Lynne Williams is a trial consultant who lives in the cold and snowy state of Maine. She is also skilled in picking juries for political trials and a gifted writer as she describes the important differences between picking juries for civil disobedience cases and antiwar protestor cases. This article not only explains what Ms. Williams does, but why and how she does what she does. It's like lifting up the top of her head and peering inside her brain.
Mary Wood, Jacklyn Nagle and Pamela Bucy Pierson bring us this qualitative examination of self-care in lawyers. They talk about workplace stress and depression and substance abuse. Been there? Are there? Some kinds of self-care may work better than others but--what's important is that you actually do some self-care! Andy Sheldon and Alison Bennett share their reactions to this article.
Adam Shniderman knows neuroscience evidence can be incredibly alluring. This new study shows us that unfortunately (or perhaps fortunately) it is not universally alluring. Here's a shocker: the impact of the neuroscience evidence is related to the individual listener's prior attitudes, values and beliefs about the topic. Robert Galatzer-Levy and Ekaterina Pivovarova respond with their thoughts on the issues raised.
Law and Neuroscience by Owen Jones, Jeffrey Schall, and Francis Shen has just published and is as long as any Harry Potter tale at more than 800 pages. Rita Handrich takes a look at this new textbook and reference manual which covers more than you ever knew existed on the wide-ranging field of neurolaw (which is a whole lot more than the "my brain made me do it" defense).
Roy Bullis is back to talk to us about the wide language gulf between attorneys and their social science expert witnesses. Just because you are talking, doesn't mean you are actually communicating. How do you talk so your expert knows what you mean?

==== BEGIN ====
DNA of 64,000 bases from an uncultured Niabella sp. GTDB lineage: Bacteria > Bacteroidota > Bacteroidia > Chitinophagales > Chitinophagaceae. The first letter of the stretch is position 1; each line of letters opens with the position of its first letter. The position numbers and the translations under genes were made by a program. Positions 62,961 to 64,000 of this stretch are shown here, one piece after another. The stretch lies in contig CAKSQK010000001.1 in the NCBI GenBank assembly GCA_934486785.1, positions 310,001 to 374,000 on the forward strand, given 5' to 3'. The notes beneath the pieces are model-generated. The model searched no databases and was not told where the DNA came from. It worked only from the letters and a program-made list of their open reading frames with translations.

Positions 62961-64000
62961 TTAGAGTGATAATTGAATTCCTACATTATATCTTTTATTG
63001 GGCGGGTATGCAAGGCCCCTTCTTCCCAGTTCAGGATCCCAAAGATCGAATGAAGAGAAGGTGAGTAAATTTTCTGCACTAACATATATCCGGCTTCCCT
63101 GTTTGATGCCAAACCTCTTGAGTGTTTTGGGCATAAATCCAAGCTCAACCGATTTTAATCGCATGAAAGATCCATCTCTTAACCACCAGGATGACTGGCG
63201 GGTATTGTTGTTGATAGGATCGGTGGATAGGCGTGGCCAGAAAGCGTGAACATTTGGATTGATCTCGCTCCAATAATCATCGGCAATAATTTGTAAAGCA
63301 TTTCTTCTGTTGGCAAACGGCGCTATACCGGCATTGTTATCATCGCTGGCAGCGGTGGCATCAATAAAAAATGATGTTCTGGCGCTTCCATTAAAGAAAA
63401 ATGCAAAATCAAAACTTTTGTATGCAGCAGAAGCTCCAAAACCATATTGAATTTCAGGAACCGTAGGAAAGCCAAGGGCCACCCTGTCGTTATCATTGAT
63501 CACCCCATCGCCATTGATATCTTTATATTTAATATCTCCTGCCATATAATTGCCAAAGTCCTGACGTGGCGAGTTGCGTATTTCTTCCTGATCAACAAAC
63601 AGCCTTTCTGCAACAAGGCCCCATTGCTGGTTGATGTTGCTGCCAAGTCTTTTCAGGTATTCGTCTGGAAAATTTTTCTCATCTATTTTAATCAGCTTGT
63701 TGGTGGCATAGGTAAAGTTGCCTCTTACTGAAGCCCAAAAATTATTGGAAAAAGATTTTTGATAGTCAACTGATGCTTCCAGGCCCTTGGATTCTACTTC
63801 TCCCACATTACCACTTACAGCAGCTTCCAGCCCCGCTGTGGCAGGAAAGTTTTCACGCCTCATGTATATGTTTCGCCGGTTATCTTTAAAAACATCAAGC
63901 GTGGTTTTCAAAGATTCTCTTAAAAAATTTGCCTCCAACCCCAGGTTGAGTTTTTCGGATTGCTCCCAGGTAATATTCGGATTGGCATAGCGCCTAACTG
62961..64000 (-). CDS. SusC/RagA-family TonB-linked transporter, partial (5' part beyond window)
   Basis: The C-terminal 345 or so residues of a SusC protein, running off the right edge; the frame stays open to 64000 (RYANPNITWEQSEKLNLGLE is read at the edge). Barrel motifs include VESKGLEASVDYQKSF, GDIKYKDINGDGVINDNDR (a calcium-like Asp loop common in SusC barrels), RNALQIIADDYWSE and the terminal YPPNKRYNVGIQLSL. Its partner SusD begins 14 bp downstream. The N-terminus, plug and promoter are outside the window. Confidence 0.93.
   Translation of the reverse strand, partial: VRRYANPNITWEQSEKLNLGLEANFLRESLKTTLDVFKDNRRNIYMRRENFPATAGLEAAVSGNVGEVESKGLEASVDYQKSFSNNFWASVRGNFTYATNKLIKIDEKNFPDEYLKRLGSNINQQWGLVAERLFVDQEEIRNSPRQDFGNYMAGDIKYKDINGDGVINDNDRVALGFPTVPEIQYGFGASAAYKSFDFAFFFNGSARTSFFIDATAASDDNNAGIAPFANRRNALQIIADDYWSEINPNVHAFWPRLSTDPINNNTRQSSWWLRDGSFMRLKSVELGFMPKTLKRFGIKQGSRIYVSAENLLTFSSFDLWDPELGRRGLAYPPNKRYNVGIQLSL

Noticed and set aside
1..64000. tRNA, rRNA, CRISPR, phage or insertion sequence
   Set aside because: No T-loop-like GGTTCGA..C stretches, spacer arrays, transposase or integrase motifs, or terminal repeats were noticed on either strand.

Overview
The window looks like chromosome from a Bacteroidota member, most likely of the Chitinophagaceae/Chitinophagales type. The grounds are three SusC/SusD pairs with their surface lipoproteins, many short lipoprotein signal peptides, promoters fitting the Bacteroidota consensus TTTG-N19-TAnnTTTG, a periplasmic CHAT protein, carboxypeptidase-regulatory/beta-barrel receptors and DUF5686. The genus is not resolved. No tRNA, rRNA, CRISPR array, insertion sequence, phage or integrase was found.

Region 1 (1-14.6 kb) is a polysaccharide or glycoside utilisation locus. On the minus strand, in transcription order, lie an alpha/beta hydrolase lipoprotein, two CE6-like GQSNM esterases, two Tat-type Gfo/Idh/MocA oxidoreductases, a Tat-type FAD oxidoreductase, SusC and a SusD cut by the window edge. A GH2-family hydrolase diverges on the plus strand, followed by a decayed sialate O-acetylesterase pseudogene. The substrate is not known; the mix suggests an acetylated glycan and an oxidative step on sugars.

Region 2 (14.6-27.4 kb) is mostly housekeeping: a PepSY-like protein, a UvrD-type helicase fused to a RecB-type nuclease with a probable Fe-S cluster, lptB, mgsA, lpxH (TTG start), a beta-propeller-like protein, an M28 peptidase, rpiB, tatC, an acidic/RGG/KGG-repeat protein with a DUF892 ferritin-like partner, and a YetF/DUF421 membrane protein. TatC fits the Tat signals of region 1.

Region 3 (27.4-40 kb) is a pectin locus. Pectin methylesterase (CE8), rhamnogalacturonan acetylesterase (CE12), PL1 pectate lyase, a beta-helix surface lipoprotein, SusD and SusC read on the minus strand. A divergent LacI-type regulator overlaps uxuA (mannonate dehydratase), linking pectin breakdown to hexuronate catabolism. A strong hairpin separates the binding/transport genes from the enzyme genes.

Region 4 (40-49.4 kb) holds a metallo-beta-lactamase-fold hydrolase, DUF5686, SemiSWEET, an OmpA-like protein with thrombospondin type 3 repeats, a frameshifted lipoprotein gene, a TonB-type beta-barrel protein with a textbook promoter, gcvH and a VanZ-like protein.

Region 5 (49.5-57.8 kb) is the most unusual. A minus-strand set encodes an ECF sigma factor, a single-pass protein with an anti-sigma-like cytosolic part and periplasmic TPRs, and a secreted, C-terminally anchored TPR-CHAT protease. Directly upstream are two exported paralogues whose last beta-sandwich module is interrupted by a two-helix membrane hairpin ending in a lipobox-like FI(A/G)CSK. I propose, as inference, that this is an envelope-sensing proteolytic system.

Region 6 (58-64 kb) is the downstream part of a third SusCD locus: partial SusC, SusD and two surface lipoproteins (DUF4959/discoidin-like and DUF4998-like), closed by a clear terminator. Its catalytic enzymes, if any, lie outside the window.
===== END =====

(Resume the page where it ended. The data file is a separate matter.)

It's cold outside so stay inside and read this new issue of The Jury Expert! A summary of what you will find in this issue with a special thanks to Lynne Williams and congratulations to Richard Gabriel!
We hope you enjoy this issue of The Jury Expert. We are always interested in any suggestions you may have for future issues or reactions to our publication in general. Just click on my name below and send me an email.
For nearly eighty years, courts have offered stirring rhetoric about how prosecutors must not strike foul blows in pursuit of convictions. Yet while appellate courts are often quick to condemn prosecutorial trial misconduct, they rarely provide any meaningful remedy. Instead, courts routinely affirm convictions, relying on defense counsel's failure to object or concluding that the misconduct was merely harmless error. Jerome Frank summed up the consequences of this dichotomy best when he noted that the courts' attitude of helpless piety in prosecutorial misconduct cases breeds a deplorably cynical attitude toward the judiciary.
Cognitive bias research illuminates the reasons for, and solutions to, the gap between rhetoric and reality in prosecutorial misconduct cases. This article is the first to explore theories of cognition that help explain the frequency of prosecutorial misconduct and the ways that it likely affects jurors and reviewing judges more than they realize. As a result, the article advocates for sweeping changes to the doctrine of harmless error and modest changes to the doctrine of plain error as applied in prosecutorial misconduct cases. These solutions will help courts abandon their attitude of helpless piety, clarify the currently ambiguous law on what behavior constitutes prosecutorial misconduct, encourage defense counsel to raise timely objections to misconduct, and reverse convictions when misconduct may well have affected the outcome of the case but affirm when the misconduct was trivial.
Previously, I blogged about the juror dishonesty case, Warger v. Shauers, that is currently before the Supreme Court. Professor Sherry Colb of Cornell, pictured above, has recently written a brief article offering her own opinion on the case. Her article also has a prediction on how the Supreme Court might rule.